### The Billy Plan Today - 3 Nov., 2020 - When numbers are a trap

# CoronaSTAVELOT.com

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#### The **WORLD**

The end of the curve present a possibility of improvement. Death rate diminishing and more Recovered this day when compared with those still Actively iLL. (2.189 recovered for each actively ill).

**BELGIUM - Cases**

It remains essential to place daily changes in the context of the average number of Total Cases by day of the week.

We are Tuesday.

**14** **LOCAL CITIES**

Does this "cases by day of week" effect pass down to individual cities?

Is this the start of a hoped for positive change?

Is it hinted at for these 5 neighboring cities ?

Let's compare two days of the week in Stavelot. Tuesdays and Fridays recently.

Here are the last 4 Tuesdays before today.

The Total Case numbers increase 2.2% from one to the next.

Here are the last 5 Fridays :

These Friadays show an average growth rate in Total Cases in Stavelot of 14.8%.

So even in Stavelot, there is a "day of week" effect.

One can also get a sense of Tuesdays bringing a plateau to growth in the graphic below.

The arrows show the Tuesdays. The Monday before is usually just a bit lower. Less change on Tuesdays.

But before we become too pessimistic, are there any positive signs?

Yes. Here's one.

But we quickly accept that yesterday was Monday, and today is Tuesday, so maybe it's just more of that "day of week" effect.

But let's not abandon too quickly.

Unfortuantely ...

We need a few statistics to add a little clarity if not brevity.

Below, the relationships between passage of days and Total Cases that we have presented before.

On top, an exponential relationship. This is the relationship that stays quiet until it goes off like a rocket.

The relationship is still strong (R²=0.975) but it weakened just a bit in the past two days.

One also notices some points of actual values that are falling below the line.

Below this one is the linear relationship. Its correlation value, R² = 0.9886, is now slightly higher than the one for the exponential relationship.

The points are also staying closer to the line which is a good sign.

Let's let these two predict some outcomes. That looks like this:

Today is Day Number 197, or 3 November.

There were 482 Total Cases announced for Stavelot.

The exponential relationship predicted 562. That's a 17% error.

The linear realtionship predicted 479. That's two cases below actual. That's less than a 1% error.

The large green number 1 shows that the error has recently been smaller for the linear than for the exponential relationship (green number 2).

The linear relationship is certainly the rate of growth in cases that we would prefer if we had to chose between the two.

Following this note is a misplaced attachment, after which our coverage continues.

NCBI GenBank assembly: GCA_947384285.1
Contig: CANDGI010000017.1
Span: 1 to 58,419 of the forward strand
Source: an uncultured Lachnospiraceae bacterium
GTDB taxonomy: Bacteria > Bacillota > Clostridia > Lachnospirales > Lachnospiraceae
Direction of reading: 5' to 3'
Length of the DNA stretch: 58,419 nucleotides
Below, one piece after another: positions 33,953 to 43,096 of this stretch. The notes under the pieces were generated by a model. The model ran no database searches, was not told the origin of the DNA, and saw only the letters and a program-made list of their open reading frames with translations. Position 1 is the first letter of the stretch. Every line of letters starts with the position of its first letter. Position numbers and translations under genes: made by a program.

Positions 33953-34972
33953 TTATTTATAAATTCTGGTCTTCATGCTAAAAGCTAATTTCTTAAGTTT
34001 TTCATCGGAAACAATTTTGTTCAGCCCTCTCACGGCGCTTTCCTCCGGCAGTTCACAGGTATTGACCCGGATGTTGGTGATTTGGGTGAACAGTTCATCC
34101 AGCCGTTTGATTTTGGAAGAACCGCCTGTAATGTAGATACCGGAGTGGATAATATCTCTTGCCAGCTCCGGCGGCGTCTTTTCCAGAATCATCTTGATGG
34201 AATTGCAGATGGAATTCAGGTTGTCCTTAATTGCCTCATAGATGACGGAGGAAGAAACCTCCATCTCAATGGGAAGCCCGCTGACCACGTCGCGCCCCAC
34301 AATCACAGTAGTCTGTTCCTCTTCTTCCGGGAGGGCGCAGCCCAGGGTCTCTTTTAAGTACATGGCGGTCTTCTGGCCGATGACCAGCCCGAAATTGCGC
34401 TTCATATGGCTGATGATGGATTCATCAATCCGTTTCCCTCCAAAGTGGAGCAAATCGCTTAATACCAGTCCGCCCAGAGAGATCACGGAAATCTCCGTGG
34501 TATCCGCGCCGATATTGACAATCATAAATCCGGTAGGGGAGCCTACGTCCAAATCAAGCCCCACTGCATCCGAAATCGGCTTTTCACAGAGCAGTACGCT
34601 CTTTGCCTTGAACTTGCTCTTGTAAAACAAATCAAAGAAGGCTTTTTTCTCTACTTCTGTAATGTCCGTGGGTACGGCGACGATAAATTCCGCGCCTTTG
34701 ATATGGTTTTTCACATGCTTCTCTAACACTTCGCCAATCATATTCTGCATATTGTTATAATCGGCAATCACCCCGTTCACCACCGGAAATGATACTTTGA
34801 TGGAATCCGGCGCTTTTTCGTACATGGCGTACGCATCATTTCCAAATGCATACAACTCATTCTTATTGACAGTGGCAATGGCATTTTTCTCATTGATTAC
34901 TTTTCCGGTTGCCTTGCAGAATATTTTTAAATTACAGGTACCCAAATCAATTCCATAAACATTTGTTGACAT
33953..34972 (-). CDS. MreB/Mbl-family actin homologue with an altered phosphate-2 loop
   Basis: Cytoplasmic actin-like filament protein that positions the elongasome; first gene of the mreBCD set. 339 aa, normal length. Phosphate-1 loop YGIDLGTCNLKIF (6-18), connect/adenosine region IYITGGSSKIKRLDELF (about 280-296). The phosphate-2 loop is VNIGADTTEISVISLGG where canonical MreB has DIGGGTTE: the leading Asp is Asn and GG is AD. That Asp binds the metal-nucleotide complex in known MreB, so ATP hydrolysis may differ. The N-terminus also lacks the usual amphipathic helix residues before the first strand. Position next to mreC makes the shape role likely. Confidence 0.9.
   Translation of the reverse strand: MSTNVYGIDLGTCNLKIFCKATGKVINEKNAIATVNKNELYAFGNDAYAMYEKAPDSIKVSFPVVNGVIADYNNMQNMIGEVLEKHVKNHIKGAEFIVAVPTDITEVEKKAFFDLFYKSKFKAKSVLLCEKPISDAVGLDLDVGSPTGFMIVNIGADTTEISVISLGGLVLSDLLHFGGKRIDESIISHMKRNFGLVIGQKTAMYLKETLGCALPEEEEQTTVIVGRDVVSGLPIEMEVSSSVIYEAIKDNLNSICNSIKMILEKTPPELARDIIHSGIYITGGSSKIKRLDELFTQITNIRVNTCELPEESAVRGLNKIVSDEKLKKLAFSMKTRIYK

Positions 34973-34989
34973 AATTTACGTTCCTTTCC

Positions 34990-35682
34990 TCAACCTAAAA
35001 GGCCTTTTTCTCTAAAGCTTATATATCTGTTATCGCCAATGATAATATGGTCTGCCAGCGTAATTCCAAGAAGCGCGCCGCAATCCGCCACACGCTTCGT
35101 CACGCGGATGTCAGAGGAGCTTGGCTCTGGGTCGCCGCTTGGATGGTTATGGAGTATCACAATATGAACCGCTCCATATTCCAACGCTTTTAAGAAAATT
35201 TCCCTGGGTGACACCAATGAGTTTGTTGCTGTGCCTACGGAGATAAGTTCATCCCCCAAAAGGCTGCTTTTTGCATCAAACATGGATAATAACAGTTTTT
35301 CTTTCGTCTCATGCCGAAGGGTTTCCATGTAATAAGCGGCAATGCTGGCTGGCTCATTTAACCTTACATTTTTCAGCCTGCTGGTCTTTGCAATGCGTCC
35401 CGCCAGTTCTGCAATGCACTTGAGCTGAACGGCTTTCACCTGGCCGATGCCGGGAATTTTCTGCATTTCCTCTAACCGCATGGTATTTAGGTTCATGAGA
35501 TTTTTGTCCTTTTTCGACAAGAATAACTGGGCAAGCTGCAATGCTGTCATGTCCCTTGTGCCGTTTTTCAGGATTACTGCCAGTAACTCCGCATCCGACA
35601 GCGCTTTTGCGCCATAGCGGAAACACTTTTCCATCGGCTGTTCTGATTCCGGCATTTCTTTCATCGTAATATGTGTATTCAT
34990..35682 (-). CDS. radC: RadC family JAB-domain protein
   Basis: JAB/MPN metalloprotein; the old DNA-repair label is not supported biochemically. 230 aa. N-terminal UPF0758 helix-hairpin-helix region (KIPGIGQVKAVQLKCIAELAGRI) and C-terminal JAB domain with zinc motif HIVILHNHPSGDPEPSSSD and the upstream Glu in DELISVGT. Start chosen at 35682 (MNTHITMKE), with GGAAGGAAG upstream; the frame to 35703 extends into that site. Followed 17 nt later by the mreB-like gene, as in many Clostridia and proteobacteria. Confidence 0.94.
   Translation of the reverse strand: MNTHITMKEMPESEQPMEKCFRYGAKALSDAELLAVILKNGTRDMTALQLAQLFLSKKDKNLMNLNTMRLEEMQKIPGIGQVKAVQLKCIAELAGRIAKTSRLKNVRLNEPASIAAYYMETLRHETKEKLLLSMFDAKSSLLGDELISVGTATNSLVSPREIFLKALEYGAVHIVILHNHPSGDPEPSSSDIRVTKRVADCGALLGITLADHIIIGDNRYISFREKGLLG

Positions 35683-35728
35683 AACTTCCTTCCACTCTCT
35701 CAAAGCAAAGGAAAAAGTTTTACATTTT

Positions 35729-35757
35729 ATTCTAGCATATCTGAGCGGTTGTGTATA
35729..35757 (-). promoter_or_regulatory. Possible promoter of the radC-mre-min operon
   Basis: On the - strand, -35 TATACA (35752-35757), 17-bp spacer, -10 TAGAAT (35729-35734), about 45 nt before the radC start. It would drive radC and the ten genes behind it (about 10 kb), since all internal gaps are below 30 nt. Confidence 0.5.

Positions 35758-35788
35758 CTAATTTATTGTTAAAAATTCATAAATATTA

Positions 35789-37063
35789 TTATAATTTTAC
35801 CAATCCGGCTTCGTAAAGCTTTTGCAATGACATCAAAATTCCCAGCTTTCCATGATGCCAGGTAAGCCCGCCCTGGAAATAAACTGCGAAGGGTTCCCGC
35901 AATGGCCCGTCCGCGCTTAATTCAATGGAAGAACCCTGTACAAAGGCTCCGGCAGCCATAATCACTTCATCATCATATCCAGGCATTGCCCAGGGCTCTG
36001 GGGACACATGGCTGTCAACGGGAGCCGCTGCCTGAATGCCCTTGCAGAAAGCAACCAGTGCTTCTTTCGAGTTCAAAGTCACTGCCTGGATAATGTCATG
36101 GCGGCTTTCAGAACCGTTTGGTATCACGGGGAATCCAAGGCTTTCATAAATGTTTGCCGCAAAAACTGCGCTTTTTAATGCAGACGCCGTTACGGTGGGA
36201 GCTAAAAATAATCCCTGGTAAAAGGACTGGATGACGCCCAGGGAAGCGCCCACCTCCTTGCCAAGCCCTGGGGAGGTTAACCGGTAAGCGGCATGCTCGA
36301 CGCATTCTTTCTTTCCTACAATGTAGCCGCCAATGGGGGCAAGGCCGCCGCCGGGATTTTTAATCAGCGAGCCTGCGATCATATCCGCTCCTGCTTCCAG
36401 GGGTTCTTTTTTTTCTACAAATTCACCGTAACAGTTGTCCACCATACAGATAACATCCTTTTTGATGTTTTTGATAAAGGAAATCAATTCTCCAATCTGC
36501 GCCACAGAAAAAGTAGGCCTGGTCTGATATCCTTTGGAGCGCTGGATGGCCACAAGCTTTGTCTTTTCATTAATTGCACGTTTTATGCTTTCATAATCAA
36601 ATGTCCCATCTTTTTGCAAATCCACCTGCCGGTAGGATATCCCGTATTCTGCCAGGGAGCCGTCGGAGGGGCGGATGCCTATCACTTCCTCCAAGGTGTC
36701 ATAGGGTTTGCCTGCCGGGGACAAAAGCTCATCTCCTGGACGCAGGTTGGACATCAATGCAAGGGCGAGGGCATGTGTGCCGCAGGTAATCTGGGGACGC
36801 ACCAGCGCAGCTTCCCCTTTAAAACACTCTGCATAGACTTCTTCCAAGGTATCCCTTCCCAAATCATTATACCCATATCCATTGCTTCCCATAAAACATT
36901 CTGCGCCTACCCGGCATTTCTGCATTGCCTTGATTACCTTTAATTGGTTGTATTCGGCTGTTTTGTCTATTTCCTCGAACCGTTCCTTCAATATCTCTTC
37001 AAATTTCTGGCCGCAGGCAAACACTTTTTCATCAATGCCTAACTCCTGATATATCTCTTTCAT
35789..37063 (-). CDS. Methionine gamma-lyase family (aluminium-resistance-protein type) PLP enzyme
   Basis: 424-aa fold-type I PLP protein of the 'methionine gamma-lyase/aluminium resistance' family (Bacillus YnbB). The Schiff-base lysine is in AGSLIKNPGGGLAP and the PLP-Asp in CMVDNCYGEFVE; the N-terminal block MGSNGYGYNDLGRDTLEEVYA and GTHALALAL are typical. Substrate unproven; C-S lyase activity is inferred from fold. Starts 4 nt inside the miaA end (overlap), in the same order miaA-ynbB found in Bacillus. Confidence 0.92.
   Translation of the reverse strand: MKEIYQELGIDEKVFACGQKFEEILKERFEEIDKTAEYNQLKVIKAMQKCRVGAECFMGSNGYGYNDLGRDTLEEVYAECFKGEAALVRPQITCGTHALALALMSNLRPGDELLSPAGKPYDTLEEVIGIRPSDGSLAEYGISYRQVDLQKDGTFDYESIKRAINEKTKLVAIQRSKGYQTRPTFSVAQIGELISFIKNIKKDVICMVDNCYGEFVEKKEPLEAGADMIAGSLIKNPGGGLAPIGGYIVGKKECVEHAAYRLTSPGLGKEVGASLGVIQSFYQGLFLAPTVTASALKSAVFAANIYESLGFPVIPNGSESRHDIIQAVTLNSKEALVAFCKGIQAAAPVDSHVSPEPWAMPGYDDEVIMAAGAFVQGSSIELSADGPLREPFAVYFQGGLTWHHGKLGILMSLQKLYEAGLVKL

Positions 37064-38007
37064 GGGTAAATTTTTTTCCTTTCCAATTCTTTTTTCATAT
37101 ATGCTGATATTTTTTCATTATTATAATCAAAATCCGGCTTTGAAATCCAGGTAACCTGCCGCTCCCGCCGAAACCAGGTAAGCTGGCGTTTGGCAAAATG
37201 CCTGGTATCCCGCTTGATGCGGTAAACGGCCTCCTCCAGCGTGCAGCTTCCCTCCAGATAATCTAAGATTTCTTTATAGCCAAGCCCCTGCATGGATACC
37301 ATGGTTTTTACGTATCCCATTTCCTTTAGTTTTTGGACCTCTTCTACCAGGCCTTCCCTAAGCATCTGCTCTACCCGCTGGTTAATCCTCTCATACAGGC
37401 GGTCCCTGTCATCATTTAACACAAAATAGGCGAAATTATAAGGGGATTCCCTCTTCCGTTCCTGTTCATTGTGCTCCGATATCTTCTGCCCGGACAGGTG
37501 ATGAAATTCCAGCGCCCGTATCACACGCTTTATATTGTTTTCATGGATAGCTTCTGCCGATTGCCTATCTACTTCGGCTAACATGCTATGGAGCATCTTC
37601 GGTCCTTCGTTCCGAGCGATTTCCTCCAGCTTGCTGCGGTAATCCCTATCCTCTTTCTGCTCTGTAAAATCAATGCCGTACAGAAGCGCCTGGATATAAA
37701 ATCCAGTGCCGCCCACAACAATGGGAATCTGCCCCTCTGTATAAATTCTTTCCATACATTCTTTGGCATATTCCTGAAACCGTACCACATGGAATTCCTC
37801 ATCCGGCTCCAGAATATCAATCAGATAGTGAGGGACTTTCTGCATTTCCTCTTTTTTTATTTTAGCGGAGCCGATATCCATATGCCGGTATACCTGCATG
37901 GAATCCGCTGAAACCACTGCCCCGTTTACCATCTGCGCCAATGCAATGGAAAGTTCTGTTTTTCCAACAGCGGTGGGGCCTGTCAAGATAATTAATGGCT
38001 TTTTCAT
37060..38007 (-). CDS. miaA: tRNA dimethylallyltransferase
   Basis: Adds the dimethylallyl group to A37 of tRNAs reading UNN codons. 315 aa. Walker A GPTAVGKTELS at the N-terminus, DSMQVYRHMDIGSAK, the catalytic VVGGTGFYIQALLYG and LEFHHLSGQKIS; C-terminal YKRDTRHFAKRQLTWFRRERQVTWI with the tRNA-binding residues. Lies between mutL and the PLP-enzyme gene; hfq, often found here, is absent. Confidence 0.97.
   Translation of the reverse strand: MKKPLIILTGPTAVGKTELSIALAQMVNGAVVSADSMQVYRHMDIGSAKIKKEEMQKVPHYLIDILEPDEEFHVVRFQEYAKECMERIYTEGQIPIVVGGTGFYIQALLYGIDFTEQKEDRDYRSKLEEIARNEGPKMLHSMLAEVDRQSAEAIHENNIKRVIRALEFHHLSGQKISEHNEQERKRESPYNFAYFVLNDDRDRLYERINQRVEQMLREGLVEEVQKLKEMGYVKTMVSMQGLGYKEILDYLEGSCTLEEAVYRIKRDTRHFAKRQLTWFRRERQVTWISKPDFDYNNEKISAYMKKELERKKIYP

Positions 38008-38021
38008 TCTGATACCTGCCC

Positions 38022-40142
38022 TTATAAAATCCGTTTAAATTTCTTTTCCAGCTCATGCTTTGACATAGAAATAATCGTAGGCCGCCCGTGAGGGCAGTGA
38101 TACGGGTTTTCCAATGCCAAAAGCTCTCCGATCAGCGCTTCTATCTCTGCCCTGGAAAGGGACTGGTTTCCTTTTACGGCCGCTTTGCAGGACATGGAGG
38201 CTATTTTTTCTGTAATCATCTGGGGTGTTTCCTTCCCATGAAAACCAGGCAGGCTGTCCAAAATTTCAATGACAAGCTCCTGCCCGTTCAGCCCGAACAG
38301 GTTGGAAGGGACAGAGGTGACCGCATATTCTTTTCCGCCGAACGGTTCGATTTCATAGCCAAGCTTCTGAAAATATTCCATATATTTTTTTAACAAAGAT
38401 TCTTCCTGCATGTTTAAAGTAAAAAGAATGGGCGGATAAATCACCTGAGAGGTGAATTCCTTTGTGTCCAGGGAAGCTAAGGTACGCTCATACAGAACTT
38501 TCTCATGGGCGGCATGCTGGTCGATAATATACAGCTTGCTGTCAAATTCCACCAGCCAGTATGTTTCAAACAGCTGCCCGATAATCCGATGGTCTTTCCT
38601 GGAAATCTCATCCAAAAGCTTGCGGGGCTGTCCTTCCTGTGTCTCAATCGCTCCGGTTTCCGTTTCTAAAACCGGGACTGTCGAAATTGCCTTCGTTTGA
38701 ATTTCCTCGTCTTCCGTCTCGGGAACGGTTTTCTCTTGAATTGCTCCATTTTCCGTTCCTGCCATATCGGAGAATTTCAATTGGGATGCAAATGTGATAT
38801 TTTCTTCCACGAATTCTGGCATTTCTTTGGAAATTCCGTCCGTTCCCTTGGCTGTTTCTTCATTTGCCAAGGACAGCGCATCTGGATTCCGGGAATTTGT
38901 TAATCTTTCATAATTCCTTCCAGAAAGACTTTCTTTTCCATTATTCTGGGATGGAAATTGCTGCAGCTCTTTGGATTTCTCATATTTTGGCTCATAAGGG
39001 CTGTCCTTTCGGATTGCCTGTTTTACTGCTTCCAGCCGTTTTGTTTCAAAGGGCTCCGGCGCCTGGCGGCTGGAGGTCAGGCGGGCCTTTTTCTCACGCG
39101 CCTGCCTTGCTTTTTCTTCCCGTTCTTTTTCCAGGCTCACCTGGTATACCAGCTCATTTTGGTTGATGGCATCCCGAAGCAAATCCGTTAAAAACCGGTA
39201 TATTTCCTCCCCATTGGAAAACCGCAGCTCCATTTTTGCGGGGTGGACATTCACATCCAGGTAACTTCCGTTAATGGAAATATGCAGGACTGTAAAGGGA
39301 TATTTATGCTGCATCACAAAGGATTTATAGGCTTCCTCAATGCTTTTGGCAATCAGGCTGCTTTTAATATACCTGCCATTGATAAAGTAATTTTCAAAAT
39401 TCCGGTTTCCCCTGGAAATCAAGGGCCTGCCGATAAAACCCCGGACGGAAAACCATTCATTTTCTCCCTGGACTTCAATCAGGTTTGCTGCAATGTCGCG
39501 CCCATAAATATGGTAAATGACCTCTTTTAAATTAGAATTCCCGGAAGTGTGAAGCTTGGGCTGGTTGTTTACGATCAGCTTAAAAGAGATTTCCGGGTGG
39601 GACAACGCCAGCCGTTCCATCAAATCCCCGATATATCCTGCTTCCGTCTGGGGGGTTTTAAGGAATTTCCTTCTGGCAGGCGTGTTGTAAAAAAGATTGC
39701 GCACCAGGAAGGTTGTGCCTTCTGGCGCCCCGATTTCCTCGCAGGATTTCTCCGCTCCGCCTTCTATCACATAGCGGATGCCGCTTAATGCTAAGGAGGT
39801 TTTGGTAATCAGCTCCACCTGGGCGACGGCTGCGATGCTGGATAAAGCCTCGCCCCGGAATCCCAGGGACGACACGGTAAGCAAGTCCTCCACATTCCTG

Just a little more ...

A comparison of two periods of 10 days of growth in these total positive tests for infection.

These two groups of ten are actually only 1 day apart if you look closely.

But maybe there's actually no difference in these pairs of average numbers?

That is called the null hypothesis.

Without belaboring the point, that hypothesis of no difference does not seem to be a correct conclusion.

In fact even more than when calculated yesterday, the last 10 days have a smaller average rate of growth in cases (4.96%) than the previous 10 days (9.97%).

What is the chance that there actually is no difference in growth? Yesterday in was 57 chances out of 1000. Today, it's 7 chances out of 1000 that what looks like an improvement is not one at all, but just a coincidence.

If there were 993 chances out of 1000 that I would win my bet, I might quickly place a few €uros on the table. Certainly 5 or 10 €uros if i had them in my pocket.

So when one looks at the graph below and sees that in Stavelot, with only 1 case more since yesterday, perhaps we've reached the peak, do not lose that hope of good things to come.

But it still remains wise to prepare for the possibility of the opposite result as well.

It's much too early of course to explain any positive change in the last few days, by the recent increase in limits imposed by the government. They just started officially yesterday.

But we should take this opportunity to remind that success will only come through a combined effect of personal and shared responsibilities. There are holes in the cheese, but they rarely go all the way through. It's not about doing one or two things that are required. It's about doing all the things that we can, and that can make a difference.

And unfortuantely, we saw that little vacations from caution over a weekend, just won't help today's suggested improvement to prove itself as real in the days to come.

An attitude of just getting by, tolerating a few cases here and there, while awaiting the arrival of the vaccine, ... Well, that just didn't work.

Test asymptomaic citizens. Quarantine the positives (but not where they can infect family members). Close the borders of Stavelot to all potential cases being delivered here from elsewhere. Then real progress towards safety can be made.

And control of rising case numbers doesn't have to wait until a vaccine appears.

Look at all the trouble most people (or their neighbors) are having to obtain the influenza vaccine. Something that has been an ongoing process available for years, has now become a complicated mystery for the 35 to 40% of the population who get it each year.

Do not behave as though a vaccine for SARS-CoV-2 will be available any time soon.

Do everything that you can to protect the nice town where you live.

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